Zooplankton and the smell of microplastics
17 September 2020
The shape and smell of microplastics may influence whether they are eaten by tiny but vital marine zooplankton, a new study suggests.
Marine zooplankton (drifting, mostly microscopically small, creatures) are an important part of the marine food web and one of the groups of organisms that are likely to be affected by the increasing amount of microplastics in the ocean. Despite this, the underlying mechanisms that influence how zooplankton can end up eating microplastics are still poorly understood.
The team behind the new study, from Plymouth Marine Laboratory, University of Essex, and University of Plymouth, investigated how the microplastic ingestion rate was affected by different shapes of plastic and whether it was affected by the presence of chemicals derived from marine algae that can colonise the surface of microplastics.
Three species of plankton were used in the study: copepod species Calanus helgolandicus and Acartia tonsa; and the larvae of the European lobster Homarus gammarus. Their feeding habits were studied using bead, fibre and fragment-shaped microplastics to understand whether there was a preference towards certain shapes.
Additionally, some of the microplastics were infused with chemical compounds (including dimethyl sulfide, or DMS) that are produced by marine algal species. Such small algal species are able to live on the microplastics as part of the biofilm that covers the surface over time. The algae are a food source for zooplankton, so the researchers suspected that these chemicals, which may mimic the smell of natural prey, could attract the zooplankton to consume the microplastics.
The results showed that each of the three zooplankton species had a preference for a different microplastic shape. Copepods C. helgolandicus and A. tonsa went for fragments and fibres, respectively, whilst the larval lobsters preferred the beads. This indicates that the different feeding strategies of the zooplankton may well be influencing which microplastics they end up consuming.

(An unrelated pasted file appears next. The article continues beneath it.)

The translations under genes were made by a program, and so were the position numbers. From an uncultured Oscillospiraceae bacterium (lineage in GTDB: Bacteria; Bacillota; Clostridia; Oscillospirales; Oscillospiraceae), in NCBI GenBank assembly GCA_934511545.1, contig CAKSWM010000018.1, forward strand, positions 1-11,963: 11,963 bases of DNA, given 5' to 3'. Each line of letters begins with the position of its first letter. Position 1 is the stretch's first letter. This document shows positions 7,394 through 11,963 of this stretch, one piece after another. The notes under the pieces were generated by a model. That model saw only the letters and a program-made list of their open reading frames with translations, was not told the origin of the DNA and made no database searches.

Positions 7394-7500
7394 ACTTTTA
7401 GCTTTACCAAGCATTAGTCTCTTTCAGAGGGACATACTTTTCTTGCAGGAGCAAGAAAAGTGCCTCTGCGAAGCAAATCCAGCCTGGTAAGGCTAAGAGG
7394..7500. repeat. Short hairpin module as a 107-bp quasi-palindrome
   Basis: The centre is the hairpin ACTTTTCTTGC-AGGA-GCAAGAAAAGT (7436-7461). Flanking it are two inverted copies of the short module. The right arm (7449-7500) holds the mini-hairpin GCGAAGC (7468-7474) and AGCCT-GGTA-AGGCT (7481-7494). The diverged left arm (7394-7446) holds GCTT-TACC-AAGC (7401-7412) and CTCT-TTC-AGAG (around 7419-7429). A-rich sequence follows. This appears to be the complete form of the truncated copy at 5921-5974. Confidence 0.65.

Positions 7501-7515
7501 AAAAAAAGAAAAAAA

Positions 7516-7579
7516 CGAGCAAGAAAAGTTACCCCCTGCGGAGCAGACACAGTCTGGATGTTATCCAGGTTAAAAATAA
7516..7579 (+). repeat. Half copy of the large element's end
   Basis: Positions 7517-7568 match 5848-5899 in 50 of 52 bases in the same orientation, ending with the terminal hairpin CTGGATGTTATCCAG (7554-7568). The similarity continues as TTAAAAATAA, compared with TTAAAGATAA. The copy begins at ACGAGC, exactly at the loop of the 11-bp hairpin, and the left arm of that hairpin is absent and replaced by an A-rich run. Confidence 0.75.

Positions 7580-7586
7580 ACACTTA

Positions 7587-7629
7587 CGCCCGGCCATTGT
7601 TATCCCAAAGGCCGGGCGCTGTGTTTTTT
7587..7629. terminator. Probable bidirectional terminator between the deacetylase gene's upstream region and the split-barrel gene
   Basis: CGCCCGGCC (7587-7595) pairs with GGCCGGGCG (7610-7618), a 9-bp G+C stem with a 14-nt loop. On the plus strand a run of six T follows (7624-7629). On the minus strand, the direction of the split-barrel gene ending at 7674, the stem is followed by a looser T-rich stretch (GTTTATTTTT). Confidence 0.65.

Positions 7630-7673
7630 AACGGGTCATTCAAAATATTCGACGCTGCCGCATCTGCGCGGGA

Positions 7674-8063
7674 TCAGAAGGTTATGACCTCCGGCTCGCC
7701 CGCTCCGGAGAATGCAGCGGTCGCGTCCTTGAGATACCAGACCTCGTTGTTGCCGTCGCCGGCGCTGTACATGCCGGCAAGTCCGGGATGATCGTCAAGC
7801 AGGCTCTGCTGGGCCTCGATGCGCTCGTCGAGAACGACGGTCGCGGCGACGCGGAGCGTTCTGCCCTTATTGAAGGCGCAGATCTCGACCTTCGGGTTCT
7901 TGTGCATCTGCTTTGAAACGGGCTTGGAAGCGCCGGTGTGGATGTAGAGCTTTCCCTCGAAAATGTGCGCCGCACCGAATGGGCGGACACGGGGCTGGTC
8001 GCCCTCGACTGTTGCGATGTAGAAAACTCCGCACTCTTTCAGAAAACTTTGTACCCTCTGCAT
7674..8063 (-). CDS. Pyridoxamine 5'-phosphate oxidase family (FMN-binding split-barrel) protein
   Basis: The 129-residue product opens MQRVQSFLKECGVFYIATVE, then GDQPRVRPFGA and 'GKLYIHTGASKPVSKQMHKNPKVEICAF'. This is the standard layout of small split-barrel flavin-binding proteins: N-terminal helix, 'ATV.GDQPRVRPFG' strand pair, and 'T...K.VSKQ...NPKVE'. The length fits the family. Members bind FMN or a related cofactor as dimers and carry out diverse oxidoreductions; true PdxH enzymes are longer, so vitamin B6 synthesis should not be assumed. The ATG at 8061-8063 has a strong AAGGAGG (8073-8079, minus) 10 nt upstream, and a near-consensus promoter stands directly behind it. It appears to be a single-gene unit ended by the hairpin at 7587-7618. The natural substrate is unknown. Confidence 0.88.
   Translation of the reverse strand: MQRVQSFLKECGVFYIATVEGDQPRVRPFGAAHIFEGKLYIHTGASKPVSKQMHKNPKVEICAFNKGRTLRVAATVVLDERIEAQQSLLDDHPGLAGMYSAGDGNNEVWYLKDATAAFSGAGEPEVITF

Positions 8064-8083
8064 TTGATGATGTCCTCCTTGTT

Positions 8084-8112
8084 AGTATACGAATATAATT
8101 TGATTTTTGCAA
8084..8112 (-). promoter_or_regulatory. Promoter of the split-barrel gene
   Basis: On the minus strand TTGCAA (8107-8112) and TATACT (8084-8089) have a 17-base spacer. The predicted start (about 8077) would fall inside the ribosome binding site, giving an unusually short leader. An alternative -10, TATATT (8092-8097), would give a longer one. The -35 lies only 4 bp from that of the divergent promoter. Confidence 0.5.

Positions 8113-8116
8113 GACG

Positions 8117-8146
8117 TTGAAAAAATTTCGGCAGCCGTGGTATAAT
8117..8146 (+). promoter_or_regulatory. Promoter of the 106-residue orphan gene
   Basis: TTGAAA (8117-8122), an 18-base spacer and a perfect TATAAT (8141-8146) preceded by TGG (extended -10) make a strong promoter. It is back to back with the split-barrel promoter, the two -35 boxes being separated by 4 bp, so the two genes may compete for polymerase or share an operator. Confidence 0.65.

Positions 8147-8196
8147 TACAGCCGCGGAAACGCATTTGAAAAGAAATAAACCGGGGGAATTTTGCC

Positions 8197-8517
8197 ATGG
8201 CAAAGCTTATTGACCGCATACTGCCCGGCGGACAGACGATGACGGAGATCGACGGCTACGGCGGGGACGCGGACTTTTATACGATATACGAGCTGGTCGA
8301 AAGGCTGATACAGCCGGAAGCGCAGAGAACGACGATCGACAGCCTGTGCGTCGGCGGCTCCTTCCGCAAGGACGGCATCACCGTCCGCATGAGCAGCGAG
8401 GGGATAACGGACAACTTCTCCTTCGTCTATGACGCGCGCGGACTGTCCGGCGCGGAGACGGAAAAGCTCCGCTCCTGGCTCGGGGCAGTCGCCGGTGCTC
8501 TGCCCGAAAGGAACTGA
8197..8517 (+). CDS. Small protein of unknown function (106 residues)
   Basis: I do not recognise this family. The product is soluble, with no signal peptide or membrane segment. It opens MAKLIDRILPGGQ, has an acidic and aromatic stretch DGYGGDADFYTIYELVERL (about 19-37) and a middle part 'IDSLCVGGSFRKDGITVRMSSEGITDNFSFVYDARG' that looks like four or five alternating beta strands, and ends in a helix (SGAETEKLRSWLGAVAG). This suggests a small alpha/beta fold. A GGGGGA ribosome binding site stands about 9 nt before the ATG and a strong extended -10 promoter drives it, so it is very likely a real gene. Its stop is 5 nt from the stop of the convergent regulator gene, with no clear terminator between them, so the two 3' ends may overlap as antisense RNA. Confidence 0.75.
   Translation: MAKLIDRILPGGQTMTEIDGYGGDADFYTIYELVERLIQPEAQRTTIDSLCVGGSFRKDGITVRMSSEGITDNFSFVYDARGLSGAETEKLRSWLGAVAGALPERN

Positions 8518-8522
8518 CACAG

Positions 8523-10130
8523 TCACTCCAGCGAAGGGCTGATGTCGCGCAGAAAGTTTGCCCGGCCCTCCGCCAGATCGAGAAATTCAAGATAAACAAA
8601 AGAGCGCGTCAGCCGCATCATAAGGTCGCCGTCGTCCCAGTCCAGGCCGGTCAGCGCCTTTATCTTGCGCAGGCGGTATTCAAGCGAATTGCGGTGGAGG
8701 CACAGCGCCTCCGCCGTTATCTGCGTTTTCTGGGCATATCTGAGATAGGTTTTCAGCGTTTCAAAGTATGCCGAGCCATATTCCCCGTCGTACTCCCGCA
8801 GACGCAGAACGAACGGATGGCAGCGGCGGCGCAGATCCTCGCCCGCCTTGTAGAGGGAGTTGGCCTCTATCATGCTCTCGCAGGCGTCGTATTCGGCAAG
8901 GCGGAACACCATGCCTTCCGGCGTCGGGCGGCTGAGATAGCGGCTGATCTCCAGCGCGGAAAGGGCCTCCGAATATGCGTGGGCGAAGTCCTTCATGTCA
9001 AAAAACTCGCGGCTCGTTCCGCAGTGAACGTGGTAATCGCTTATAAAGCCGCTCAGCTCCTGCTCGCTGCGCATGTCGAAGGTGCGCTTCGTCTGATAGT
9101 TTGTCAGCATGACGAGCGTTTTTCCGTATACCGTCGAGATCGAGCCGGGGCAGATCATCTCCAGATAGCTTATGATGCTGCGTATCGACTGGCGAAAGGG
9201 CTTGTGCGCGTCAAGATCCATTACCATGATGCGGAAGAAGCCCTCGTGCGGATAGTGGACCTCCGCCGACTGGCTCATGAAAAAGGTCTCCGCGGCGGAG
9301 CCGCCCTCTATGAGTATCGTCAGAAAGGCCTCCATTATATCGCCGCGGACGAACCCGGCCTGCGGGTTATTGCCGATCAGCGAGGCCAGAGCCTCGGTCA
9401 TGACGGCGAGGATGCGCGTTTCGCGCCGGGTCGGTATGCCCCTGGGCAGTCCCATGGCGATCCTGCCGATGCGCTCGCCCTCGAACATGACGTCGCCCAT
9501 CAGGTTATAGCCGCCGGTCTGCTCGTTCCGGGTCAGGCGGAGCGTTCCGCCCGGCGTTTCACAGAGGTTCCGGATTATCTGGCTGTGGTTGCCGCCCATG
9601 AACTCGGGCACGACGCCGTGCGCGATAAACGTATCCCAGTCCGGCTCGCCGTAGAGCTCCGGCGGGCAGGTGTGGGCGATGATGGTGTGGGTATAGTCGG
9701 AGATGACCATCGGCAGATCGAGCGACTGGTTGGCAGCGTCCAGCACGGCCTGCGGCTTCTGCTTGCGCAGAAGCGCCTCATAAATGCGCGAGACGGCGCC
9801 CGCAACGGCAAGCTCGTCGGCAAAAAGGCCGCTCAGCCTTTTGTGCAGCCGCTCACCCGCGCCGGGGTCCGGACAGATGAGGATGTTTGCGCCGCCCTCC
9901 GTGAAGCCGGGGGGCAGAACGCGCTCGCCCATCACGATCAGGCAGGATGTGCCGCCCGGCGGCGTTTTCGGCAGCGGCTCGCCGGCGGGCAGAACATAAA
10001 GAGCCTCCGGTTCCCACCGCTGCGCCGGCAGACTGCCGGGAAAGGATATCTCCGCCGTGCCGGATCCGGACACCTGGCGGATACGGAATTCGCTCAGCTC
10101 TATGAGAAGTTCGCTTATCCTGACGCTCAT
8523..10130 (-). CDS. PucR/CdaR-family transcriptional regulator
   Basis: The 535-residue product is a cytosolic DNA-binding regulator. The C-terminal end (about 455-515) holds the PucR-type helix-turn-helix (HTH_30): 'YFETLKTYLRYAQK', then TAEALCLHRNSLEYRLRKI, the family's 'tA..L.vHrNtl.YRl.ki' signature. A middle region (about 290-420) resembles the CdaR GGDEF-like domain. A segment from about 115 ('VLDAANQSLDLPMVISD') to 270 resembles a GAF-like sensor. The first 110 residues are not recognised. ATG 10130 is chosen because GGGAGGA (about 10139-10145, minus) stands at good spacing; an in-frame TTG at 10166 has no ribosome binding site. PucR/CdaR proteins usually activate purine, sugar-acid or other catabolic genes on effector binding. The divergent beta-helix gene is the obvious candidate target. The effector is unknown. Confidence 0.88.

Importantly, the presence of the algal-derived chemicals had a clear effect on the plankton's feeding. The H. gammarus larvae and A. tonsa copepod both ate more fibres and fragments that were infused with DMS than not, whilst the C. helgolandicus’s microplastic ingestion increased across all shapes when infused with DMS.
The study shows how important the feeding strategies of different zooplankton are when it comes to their likelihood of eating marine microplastics and, in particular, suggests that species using chemosensory clues to find their food are at an increased risk of ingesting microplastics.
Zara Botterell, lead author and a PhD student with PML and the University of Essex, said: "When we're looking at the impacts of marine microplastics, it's important to remember the different ways that marine organisms can interact with them. As microplastics age in the sea, they build up biofilms which, as our study suggests, could be playing a significant part in the likelihood of zooplankton eating the microplastic.
"We need to understand the interaction between plastic and marine animals to predict the effects plastics are having on the marine environment, to support both efforts to reduce marine plastic pollution, and the wider work going on around conserving our fragile ocean ecosystems."
'Bioavailability of Microplastics to Marine Zooplankton: Effect of Shape and Infochemicals' is published now in Environmental Science & Technology